January 25, 2020

Waxahatchee's 'Ivy Tripp' Is Now Streaming

After making the rounds in Austin two weeks ago for South By Southwest, Katie Crutchfield — more commonly known as Waxahatchee — is now streaming her sweeping new album Ivy Tripp via NPR. It’s the follow-up to 2013’s Cerulean Salt, and comes filled with the sort of introspective tracks we’ve come to expect from Crutchfield, including stunners like “Poison” and “Stale By Noon.” In an interview with SPIN earlier this year, Waxahatchee said that with Ivy Tripp, all she wanted to do was “make music that doesn’t sound like it happened in 2014.” Stream the album here and see if she succeeded.

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Waxahatchee's 'Ivy Tripp' Is Now Streaming

Leaves of three, let it be

Leaves of three, let it be

Time to call Poison Ivy Gone

Published Aug 28, 2014 at 9:35 pm
(Updated Aug 28, 2014)

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  • Poison Ivy

  • Poison Ivy Gone workers dig up the plants and remove them.

  • The van says it all.

Things you may not know about poison ivy – but should
Urushiol (u-ROO-she-ol), the culprit in poison ivy, is found in leaves, stems and roots of the plant.
Three out of four people who come in contact with urushiol will develop a rash, an allergic dermatitis.
The first contact with urushiol often does not cause a reaction. However, the immune system goes on the defense and the next contact will result in an allergic reaction.
Skin must come in direct contact with the oil to be affected but it can be spread by contaminated hands, clothing, tools, sporting equipment, etc. The contamination can last for five years. The blister fluid does not spread the rash.
Symptoms, 12-48 hours after exposure: redness, itching, swelling, streaky or patchy rash, red bumps, blisters, sometimes oozing. Typically lasts 5-12 days, 30 days or longer in severe cases.
Medical attention is needed if there is a rash on face, lips, eyes or genitals, severe swelling, difficulty in breathing or a widespread reaction.
Never burn poison ivy. While the oil cannot be inhaled from the plant, burning results in toxic smoke that can cause a serious reaction in the lungs, nasal passages and throat.
Urushiol oil remains in the stems of poison ivy for years after the plant dies.
To prevent infection after contact, shower in cool water as soon as possible. Wash toys and tools in soap and cold water.

You went to sleep fine last night but woke up this morning with blisters and itching skin. Sure, you were weeding yesterday but you had on your garden gloves. So how did you get poison ivy?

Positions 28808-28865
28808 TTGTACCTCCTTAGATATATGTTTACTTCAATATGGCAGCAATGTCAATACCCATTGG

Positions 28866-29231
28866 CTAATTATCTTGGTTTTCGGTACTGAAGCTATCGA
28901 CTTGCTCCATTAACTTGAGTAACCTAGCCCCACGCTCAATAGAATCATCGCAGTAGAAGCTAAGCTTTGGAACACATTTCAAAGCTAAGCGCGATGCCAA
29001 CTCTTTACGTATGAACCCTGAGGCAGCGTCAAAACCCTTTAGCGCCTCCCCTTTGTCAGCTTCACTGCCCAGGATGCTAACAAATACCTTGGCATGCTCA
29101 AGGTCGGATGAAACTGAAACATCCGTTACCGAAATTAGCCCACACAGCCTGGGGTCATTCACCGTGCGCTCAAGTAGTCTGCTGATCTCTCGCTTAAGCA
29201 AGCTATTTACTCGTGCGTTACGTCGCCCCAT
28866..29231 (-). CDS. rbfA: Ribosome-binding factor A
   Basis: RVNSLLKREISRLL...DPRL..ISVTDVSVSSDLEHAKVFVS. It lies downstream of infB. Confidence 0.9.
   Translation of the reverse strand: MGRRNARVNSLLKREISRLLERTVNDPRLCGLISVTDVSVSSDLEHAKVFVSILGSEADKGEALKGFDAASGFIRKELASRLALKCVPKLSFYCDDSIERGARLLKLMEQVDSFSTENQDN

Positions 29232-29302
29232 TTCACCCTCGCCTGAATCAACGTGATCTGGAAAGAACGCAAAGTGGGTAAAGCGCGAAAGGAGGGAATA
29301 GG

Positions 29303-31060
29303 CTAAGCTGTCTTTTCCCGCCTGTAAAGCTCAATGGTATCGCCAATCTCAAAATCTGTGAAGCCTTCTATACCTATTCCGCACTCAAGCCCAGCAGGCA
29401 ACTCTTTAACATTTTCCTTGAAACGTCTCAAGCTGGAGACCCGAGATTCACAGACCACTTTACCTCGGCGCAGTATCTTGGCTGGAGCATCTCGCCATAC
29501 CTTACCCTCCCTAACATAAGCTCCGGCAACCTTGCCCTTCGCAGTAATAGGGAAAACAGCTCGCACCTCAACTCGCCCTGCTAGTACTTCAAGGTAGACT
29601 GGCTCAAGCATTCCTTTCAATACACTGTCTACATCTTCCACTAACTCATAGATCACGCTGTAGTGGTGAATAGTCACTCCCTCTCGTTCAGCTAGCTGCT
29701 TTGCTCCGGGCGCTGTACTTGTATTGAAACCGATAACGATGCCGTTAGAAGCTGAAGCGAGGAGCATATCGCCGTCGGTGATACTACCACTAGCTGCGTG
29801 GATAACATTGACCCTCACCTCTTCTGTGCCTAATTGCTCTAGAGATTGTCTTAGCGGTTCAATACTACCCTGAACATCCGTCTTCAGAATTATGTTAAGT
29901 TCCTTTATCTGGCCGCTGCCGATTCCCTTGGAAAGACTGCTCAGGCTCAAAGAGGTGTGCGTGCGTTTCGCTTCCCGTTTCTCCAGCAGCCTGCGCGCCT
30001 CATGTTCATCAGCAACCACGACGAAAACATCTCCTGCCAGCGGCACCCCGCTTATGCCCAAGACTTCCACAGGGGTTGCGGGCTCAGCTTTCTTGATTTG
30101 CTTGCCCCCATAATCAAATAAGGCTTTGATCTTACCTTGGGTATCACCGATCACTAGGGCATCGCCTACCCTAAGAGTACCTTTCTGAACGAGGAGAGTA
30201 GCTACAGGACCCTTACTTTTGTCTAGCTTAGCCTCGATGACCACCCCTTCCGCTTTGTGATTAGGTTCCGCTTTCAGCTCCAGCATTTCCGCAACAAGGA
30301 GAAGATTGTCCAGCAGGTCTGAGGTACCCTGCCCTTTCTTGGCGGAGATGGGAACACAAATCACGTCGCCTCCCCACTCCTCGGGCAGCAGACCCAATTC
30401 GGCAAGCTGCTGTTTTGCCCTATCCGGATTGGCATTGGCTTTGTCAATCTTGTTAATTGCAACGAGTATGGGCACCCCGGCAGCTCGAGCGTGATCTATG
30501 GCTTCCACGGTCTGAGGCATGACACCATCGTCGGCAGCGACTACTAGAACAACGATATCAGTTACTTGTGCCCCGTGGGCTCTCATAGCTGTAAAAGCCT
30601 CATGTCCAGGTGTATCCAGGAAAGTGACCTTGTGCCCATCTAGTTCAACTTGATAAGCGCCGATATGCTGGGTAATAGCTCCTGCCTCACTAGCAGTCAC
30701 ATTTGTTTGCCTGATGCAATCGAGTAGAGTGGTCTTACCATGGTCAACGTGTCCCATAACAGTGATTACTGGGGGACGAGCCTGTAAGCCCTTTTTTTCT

According to George Louvis, the marketing director for Poison Ivy Gone, your cloth gloves act like a sponge, absorbing the urushiol oil in poison ivy, increasing the amount of oil that comes in contact with your skin and making your allergic reaction even worse.

Poison Ivy Gone
Oakland, New Jersey
Free estimates available
Business hours: Mon.-Fri. 8:30 a.m. to 4:30 p.m. Closed Sat. and Sun.

Based in Oakland, Poison Ivy Gone has over 28 years of experience in professionally removing poison ivy in Northern New Jersey but they have also worked in Orange and Rockland counties, Pennsylvania and South Jersey. They service residential and commercial properties as well as others sites, such as country clubs, playgrounds and schools. They are Service Award winners on Angie’s List.

“She comes on like a rose, but everybody knows, she’ll get you in Dutch….”

Louvis reports that poison ivy starts to grow in the spring and he said this year’s weather conditions created the perfect storm.

“It’s a weed, so there’s not much that stops its growth. It’s a vicious and invasive plant and it doesn’t take a lot for it to take over,” he said.

Poison ivy can grow anywhere but usually pops up around the borders of your property or near the house. It roots well in mulch, flower beds and woods, where there is little activity, and tends to shoot off in many directions.

“It’s very aggressive and it spreads in two ways; along the ground, where it gets longer and bigger and then every so often it shoots vertical. That’s when it reproduces and drops seeds. When it starts climbing it’s getting ready to have babies,” he said.

Your dog can take a walk on the wild side in poison ivy and suffer no ill effects, but once you pet your furry friend, who carries the oil on his coat, you’re in trouble. Backyard birds are also culprits in the itchy world of poison ivy. They ingest the berries of the plant and as they do a fly-over they pass the seeds, perfectly encased in their own little sack of fertilizer. No harm intended, but now you are in deep doo-doo and have a good chance of becoming a host property for poison ivy.

“You can look but you’d better not touch….”

Attempting to eliminate poison ivy with a lawn mower or weed whacker only succeeds in spreading the oil on the grass, in the bushes, on your shoes and pant legs. Your tools are also contaminated for the next five years unless they are properly cleaned. And it gets worse.